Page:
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Open Access

Erratum to: ‘Integrated analysis of the local and systemic changes preceding the development of post-partum cytological endometritis’

  • Cathriona Foley1, 2,
  • Aspinas Chapwanya3,
  • John J. Callanan3, 4,
  • Ronan Whiston1, 2,
  • Raúl Miranda-CasoLuengo5,
  • Junnan Lu5,
  • Wim G. Meijer5,
  • David J. Lynn1, 6, 7,
  • Cliona O’Farrelly2 and
  • Kieran G. Meade1Email author
BMC Genomics201516:1050

https://doi.org/10.1186/s12864-015-2205-x

Received: 10 November 2015

Accepted: 10 November 2015

Published: 10 December 2015

The original article was published in BMC Genomics 2015 16:811

Unfortunately, the original version of this article [1] contained an error. The figure legends did not correspond to the correct figures, the correct version can be seen below.
Figure 1
Fig. 3

Heat map representation depicting the temporal changes in significantly differentially expressed genes from uterine biopsies between 7 and 21 DPP in the (a) HC and (b) CE cows. All 31 significantly DEGs were used to generate the heatmap in the CE group, and a similar number of the top DEGs (ranked on basis of P value) were used for comparative purposes for the HC group. Scale: Yellow indicates high expression and red is low expression. Unsupervised hierarchical clustering dendograms are included for these genes. a – DE genes between day 7 and 21 DPP in HC animals and (b) – DE genes between day 7 and 21 DPP in CE cows

Figure 2
Fig. 5

Top 10 Significantly Enriched Biological Processes in the Endometrium Identified by Gene Ontological Analysis. Using significantly differentially expressed gene datasets, gene ontology analysis identifed the enriched biological processes (a) in HC cows between 7 and 21 DPP and (b) between HC and CE samples at 21 DPP. The resolution of the inflammatory response in HC cows (a) is evident as these defence and innate immune response processes are switched off. The sustained inflammatory response (lack of transition) is evident in (b) as these processes are enriched in CE compared to HC at 21 DPP. For full list of enriched gene ontologies, see Table S4

Figure 3
Fig. 6

Multi-Dimensional Scaling (MDS) Plots Generated from Endometrial microRNA-seq Data. a MDS-plot shown for HC cows at both 7 (red) and 21 DPP (green). Similarly, (b) MDS-plot shown for CE cows at both 7 (red) and 21 DPP (green). Clustering of the D7 and D21 profiles is apparent at both time points for HC and CE cows although tighter clustering of 7 DPP samples for the HC group than for the CE group (B) shows a higher degree of variation between samples at 7 DPP (B, red). Five HC (healthy control) samples at both 7 DPP (D7, red) and corresponding same animal sample at 21 DPP (D21, green) and B) five CE (cytologically endometritic) cows at the same two time points are shown

Figure 4
Fig. 7

Principal Coordinates Ordination of Endometrial Bacterial Communities. Bacterial community analysis, performed using culture-independent Terminal Restriction Fragment Length Polymorphism (T-RFLP), shows a significant clustering of samples according to their respective microbial communities. HC and CE cows are shown as blue and red circles, respectively

Figure 5
Fig. 8

RT-qPCR validation of gene expression changes detected using mRNA-seq. Confirmation of differentially expressed genes from NGS results using quantitative real-time PCR. Significant changes in gene expression of both (a) pro- and anti-inflammatory cytokines as well as other (b) effector molecules of the immune response confirmed the findings from NGS. Results are colour-coded according to comparison and levels of expression of each gene of interest was normalised to expression levels of PPIA; D7PP between SCE and HC cows (black), D21PP between SCE and HC (blue), between D7 and D21PP in SCE (red) and between D7 and D21PP in HC (green). Between and within group comparisons are separated by a dotted line. *P < 0.05; **P < 0.01. n = 5-8 samples per time point, bars represent mean ± SEM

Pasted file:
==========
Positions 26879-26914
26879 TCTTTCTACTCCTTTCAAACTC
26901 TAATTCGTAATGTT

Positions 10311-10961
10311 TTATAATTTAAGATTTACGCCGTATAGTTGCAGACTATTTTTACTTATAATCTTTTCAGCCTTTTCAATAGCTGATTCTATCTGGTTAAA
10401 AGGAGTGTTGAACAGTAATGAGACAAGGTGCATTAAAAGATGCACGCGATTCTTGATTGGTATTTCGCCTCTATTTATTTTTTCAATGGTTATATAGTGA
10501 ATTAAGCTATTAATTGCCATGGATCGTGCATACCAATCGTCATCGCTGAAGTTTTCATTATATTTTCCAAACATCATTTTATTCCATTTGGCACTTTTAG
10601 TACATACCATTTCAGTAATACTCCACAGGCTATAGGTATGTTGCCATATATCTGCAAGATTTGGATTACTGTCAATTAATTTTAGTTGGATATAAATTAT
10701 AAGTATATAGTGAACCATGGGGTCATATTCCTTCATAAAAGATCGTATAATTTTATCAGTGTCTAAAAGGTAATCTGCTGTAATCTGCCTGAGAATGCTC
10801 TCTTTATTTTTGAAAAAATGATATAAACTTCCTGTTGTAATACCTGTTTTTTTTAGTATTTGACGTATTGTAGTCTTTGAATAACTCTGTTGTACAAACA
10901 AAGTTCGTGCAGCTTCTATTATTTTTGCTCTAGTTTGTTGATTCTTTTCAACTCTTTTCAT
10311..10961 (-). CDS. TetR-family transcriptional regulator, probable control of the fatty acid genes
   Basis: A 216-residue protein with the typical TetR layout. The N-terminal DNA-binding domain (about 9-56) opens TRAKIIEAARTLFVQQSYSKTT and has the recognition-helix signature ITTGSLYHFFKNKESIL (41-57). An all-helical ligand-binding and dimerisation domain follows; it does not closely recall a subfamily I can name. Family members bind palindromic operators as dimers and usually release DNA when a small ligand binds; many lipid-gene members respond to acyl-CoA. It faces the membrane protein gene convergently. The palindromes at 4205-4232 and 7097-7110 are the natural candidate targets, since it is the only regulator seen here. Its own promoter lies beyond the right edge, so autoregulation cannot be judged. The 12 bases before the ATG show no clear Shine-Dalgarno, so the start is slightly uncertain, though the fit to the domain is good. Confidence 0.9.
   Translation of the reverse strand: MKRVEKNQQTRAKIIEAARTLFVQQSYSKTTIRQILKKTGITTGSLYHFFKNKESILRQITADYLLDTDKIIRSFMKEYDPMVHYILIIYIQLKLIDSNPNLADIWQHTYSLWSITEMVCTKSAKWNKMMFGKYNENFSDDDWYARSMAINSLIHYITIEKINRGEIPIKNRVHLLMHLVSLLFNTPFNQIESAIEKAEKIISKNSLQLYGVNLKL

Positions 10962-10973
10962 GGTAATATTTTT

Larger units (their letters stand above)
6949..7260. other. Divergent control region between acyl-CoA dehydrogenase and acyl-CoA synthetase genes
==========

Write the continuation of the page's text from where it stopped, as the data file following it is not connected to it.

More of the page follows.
Notes

Declarations

Open AccessThis article is distributed under the terms of the Creative Commons Attribution 4.0 International License (http://creativecommons.org/licenses/by/4.0/), which permits unrestricted use, distribution, and reproduction in any medium, provided you give appropriate credit to the original author(s) and the source, provide a link to the Creative Commons license, and indicate if changes were made. The Creative Commons Public Domain Dedication waiver (http://creativecommons.org/publicdomain/zero/1.0/) applies to the data made available in this article, unless otherwise stated.

Authors’ Affiliations

(1)
Animal & Bioscience Research Department, Animal & Grassland Research and Innovation Centre, Teagasc, Grange, Co., Meath, Ireland
(2)
Comparative Immunology Group, School of Biochemistry and Immunology, Trinity College, Dublin 2, Ireland
(3)
Ross University, School of Veterinary Medicine, Basseterre, Dominica
(4)
UCD School of Veterinary Medicine, University College Dublin, Dublin 4, Ireland
(5)
UCD School of Biomolecular and Biomedical Science and UCD Conway Institute of Biomolecular and Biomedical Research, University College Dublin, Dublin 4, Ireland
(6)
South Australian Health & Medical Research Institute, Adelaide, Australia
(7)
School of Medicine, Flinders University, Flinders, Australia

Reference

  1. Foley C, Chapwanya A, Callanan JJ, Whiston R, et al. Integrated analysis of the local and systemic changes preceding the development of post-partum cytological endometritis. BMC Genomics. 2015;16:811.PubMed CentralView ArticlePubMedGoogle Scholar

Copyright

© Foley et al. 2015

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